G-SYNC 101: Control Panel


G-SYNC Module

The G-SYNC module is a small chip that replaces the display’s standard internal scaler, and contains enough onboard memory to hold and process a single frame at a time.

The module exploits the vertical blanking interval (the span between the previous and next frame scan) to manipulate the display’s internal timings; performing G2G (gray to gray) overdrive calculations to prevent ghosting, and synchronizing the display’s refresh rate to the GPU’s render rate to eliminate tearing, along with the delayed frame delivery and adjoining stutter caused by traditional syncing methods.

G-SYNC Demo

The below Blur Busters Test UFO motion test pattern uses motion interpolation techniques to simulate the seamless framerate transitions G-SYNC provides within the refresh rate, when directly compared to standalone V-SYNC.

G-SYNC Activation

“Enable for full screen mode” (exclusive fullscreen functionality only) will automatically engage when a supported display is connected to the GPU. If G-SYNC behavior is suspect or non-functioning, untick the “Enable G-SYNC, G-SYNC Compatible” box, apply, re-tick, and apply.

Blur Buster's G-SYNC 101: Control Panel

G-SYNC Windowed Mode

“Enable for windowed and full screen mode” allows G-SYNC support for windowed and borderless windowed mode. This option was introduced in a 2015 driver update, and by manipulating the DWM (Desktop Windows Manager) framebuffer, enables G-SYNC’s VRR (variable refresh rate) to synchronize to the focused window’s render rate; unfocused windows remain at the desktop’s fixed refresh rate until focused on.

G-SYNC only functions on one window at a time, and thus any unfocused window that contains moving content will appear to stutter or slow down, a reason why a variety of non-gaming applications (popular web browsers among them) include predefined Nvidia profiles that disable G-SYNC support.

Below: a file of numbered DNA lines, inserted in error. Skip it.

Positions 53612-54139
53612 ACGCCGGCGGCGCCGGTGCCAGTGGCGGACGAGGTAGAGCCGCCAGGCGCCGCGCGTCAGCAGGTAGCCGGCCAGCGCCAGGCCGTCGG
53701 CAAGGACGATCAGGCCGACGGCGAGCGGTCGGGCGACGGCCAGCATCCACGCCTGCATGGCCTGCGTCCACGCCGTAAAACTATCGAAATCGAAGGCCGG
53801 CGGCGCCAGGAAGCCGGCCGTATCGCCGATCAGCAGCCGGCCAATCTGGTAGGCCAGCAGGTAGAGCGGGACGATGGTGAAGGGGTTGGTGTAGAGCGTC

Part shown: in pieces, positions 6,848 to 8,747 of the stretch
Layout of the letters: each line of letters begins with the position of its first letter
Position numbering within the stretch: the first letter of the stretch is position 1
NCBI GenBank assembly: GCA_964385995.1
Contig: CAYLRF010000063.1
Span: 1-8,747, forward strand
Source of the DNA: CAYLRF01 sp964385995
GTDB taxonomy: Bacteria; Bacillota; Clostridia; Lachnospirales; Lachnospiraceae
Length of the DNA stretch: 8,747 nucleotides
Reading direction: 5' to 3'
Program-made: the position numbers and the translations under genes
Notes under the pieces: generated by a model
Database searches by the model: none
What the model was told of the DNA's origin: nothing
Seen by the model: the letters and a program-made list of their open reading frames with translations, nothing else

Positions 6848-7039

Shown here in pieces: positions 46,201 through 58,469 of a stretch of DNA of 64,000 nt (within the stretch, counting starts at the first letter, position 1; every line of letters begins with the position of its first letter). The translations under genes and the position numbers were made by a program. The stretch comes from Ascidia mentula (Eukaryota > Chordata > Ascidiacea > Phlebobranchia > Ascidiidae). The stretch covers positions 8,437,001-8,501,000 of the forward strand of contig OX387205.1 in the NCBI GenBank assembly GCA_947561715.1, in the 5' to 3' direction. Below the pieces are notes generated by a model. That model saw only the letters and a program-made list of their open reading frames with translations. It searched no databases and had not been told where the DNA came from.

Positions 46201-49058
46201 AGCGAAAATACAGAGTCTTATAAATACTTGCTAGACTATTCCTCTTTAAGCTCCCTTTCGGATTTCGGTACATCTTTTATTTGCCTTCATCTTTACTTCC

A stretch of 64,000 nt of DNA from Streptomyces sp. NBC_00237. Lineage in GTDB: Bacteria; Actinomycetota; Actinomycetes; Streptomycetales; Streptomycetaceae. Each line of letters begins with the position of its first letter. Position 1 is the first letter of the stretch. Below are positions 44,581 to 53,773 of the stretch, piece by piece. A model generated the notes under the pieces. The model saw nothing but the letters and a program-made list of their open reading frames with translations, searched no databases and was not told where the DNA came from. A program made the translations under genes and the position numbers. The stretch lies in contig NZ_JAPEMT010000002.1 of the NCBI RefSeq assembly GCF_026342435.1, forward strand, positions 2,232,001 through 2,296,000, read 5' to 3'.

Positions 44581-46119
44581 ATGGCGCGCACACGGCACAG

Note: this setting may require a game or system restart after application; the “G-SYNC Indicator” (Nvidia Control Panel > Display > G-SYNC Indicator) can be enabled to verify it is working as intended.

G-SYNC Preferred Refresh Rate

“Highest available” automatically engages when G-SYNC is enabled, and overrides the in-game refresh rate selector (if present), defaulting to the highest supported refresh rate of the display. This is useful for games that don’t include a selector, and ensures the display’s native refresh rate is utilized.

“Application-controlled” adheres to the desktop’s current refresh rate, or defers control to games that contain a refresh rate selector.

Note: this setting only applies to games being run in exclusive fullscreen mode. For games being run in borderless or windowed mode, the desktop dictates the refresh rate.

G-SYNC & V-SYNC

G-SYNC (GPU Synchronization) works on the same principle as double buffer V-SYNC; buffer A begins to render frame A, and upon completion, scans it to the display. Meanwhile, as buffer A finishes scanning its first frame, buffer B begins to render frame B, and upon completion, scans it to the display, repeat.

The primary difference between G-SYNC and V-SYNC is the method in which rendered frames are synchronized. With V-SYNC, the GPU’s render rate is synchronized to the fixed refresh rate of the display. With G-SYNC, the display’s VRR (variable refresh rate) is synchronized to the GPU’s render rate.